“The T’s new Green Line extension to Medford opened Monday with widespread celebrations after decades of discussions and  years of construction through Medford, Somerville and Cambridge. Now in service, the extension saw hundreds gather outside the Medford/Tufts University stop in Medford before 5 a.m. on Monday for the chance to ride the day’s first train. ‘This is a great day for the MBTA,’ MBTA General Manager Steve Poftak said.”

It’s often a surprise to many that New York City ― which is known for its extensive subway system ―  was not the first in the U.S. 


New technology

The Boston subway was very much a product of the technological advances made during that time, according to the book “Encyclopedia of Twentieth Century Architecture”:

“The subway is a 19th-century idea realized largely in the 20th century. The industrial revolution was the primary catalyst for the advent of underground transportation; without it the iron horse that pulled the trains, the tunneling technology that bored through the earth, and the iron walls that held those tunnels up would have been impossible.”

The Boston subway only came about due to the specific invention of the electric motor in the late 19th century, according to their account.

Residents of London, England, had been riding the world’s first subway system for 34 years when Boston began to study the idea mainly because of traffic congestion. Since Americans were not keen on the idea of a subway like one in London, England, which was a steam train that ran in dark tunnels and spewed ash and soot everywhere, an alternative method of generating power would be needed to build a subway in the U.S.

Frank Sprague solved this problem when he invented an electric motor in 1886.

The T in 1897 did not take long to have its own problems. The biggest accident was a huge gas explosion in March that rocked the area around Tremont and Boylston streets. Sparks off a passing streetcar had ignited a large pocket of natural gas trapped between the roof of the tunnel and the street above. Ten people were killed, and 60 were seriously injured. The tunnel itself was not damaged and work went on ahead of schedule. The disaster did nothing to soothe people already concerned about traveling underground, which was still highly unusual in those days.


Rivalry with New York City

As you might imagine, the system did not get off to a flawless future. Another reason was quickly evident in a book on Boston and New York City’s rivalry to build subways. It was detailed in “The Race Underground: Boston, New York, and the Incredible Rivalry That Built America’s First Subway” by Doug Most.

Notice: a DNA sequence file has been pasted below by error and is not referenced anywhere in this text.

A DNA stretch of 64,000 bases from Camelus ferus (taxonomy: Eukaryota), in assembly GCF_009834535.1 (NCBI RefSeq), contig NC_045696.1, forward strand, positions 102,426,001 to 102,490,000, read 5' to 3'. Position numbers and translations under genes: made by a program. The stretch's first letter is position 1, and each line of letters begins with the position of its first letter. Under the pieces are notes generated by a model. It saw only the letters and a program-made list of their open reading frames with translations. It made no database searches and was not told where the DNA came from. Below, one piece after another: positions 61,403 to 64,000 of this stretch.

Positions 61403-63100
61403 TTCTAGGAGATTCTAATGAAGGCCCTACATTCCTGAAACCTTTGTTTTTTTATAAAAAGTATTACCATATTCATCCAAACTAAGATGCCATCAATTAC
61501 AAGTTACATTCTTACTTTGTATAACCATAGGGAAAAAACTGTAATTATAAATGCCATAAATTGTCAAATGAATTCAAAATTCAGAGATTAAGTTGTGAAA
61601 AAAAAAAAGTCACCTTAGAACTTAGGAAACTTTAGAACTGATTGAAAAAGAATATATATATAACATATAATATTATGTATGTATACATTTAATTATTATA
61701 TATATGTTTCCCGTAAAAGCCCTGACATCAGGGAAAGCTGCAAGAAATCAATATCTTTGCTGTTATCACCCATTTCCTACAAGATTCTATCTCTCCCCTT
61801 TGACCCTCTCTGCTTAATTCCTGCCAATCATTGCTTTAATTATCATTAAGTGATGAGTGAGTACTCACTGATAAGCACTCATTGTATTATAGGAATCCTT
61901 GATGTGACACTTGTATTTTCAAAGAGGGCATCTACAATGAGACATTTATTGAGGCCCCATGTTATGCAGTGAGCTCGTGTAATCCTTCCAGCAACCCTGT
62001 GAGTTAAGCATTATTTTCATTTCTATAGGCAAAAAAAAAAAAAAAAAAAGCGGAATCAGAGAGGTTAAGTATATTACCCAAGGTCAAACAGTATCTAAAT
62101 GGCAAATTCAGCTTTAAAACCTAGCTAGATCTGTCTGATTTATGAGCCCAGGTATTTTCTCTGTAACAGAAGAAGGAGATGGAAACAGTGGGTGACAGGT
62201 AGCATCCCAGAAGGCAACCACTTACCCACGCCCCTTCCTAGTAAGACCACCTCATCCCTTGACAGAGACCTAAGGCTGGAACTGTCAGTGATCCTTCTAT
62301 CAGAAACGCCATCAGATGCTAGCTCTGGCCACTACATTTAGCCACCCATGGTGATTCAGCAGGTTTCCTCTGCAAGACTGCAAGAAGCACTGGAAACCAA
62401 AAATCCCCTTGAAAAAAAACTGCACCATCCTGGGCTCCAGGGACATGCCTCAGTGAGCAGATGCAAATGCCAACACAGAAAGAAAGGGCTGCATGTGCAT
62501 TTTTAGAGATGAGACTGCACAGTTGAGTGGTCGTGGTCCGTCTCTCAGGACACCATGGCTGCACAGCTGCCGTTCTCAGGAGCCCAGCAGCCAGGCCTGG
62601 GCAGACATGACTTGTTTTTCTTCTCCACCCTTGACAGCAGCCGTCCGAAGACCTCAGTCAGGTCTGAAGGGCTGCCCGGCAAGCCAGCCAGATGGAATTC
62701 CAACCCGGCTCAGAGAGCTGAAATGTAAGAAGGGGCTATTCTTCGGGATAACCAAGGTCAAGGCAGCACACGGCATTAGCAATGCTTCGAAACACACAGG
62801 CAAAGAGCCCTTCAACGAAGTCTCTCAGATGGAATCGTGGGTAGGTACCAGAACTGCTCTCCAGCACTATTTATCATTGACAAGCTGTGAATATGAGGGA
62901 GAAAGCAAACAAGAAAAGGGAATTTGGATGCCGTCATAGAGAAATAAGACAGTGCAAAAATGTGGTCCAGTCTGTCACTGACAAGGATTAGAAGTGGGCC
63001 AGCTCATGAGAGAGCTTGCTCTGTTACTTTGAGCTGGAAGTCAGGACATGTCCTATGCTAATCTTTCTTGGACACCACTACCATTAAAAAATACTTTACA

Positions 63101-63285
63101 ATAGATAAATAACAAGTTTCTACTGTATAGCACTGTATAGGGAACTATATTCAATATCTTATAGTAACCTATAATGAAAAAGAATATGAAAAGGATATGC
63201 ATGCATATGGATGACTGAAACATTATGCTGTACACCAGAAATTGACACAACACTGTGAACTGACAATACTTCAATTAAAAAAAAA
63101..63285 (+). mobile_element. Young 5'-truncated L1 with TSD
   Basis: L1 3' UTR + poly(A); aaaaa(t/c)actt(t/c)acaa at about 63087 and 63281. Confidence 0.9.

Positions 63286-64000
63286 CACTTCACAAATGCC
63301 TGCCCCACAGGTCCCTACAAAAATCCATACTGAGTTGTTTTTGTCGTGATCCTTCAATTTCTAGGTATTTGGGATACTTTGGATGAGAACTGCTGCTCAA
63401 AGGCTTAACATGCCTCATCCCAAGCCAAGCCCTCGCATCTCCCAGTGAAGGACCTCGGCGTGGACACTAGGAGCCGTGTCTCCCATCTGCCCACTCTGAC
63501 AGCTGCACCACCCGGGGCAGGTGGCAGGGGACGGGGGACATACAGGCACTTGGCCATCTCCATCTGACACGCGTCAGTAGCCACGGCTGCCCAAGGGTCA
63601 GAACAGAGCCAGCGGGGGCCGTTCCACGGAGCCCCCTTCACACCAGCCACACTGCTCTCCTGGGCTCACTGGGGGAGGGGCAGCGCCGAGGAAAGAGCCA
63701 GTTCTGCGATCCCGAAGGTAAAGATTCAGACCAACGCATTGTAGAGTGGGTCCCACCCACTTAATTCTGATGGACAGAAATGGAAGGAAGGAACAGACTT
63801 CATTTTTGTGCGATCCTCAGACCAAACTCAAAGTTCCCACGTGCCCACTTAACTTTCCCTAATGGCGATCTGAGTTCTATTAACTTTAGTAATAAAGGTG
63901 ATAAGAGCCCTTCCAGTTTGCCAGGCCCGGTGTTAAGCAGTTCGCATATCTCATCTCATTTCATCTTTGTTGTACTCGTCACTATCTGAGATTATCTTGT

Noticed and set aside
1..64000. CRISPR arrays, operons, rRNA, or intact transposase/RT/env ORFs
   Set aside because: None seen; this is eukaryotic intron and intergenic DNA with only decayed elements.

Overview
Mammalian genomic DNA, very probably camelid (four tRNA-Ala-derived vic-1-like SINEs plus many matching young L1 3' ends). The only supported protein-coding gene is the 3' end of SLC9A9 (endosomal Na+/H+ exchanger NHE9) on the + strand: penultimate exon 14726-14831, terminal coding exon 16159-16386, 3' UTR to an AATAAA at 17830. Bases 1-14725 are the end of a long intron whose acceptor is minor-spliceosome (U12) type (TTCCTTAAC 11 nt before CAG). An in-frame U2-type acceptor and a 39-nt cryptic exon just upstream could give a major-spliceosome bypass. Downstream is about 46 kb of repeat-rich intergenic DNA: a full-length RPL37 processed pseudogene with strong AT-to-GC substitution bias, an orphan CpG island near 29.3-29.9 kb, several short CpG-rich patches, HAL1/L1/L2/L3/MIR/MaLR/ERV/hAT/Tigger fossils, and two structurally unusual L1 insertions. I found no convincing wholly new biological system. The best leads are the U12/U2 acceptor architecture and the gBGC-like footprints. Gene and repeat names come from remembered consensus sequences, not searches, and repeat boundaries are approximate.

It was described this way by the author:

“Two brothers from one of the nation’s great families―Henry Melville Whitney of Boston and William Collins Whitney of New York―pursued the dream of his city digging America’s first subway, and the great race was on. The competition between Boston and New York played out in an era not unlike our own, one of economic upheaval, life-changing innovations, class warfare, bitter political tensions, and the question of America’s place in the world.”

He said both cities at the time were strenuously debating whether or not to build a subway. There was an enormous amount of cultural change people had to go through to accept subway travel, which was then associated with being buried alive.

Not everyone greeted the 1897 subway with open arms for other reasons as well. Opposition was so strong that over 12,000 businessmen signed a petition against the construction of the subway and an anti-subway league was even formed.


Skepticism for many reasons

Some members of the public were also skeptical about the idea of traveling underground because it was a place associated with death and burial, according to historical accounts. This was a constant theme during the entire length of the project and it didn’t help when the construction later unearthed graves from the old Central Burying Ground.

The remains were given to Lewis Jones & Son, an undertaker, for reburial in the Central Street Burying Ground. A plaque was placed above the remains, which read:

“Here were interred the remains of persons found under the Boylston Street Mall during the digging of the Subway, 1895.”

With all its problems and setbacks, the Boston area’s system of mass transit opened with a bargain price―a single nickel.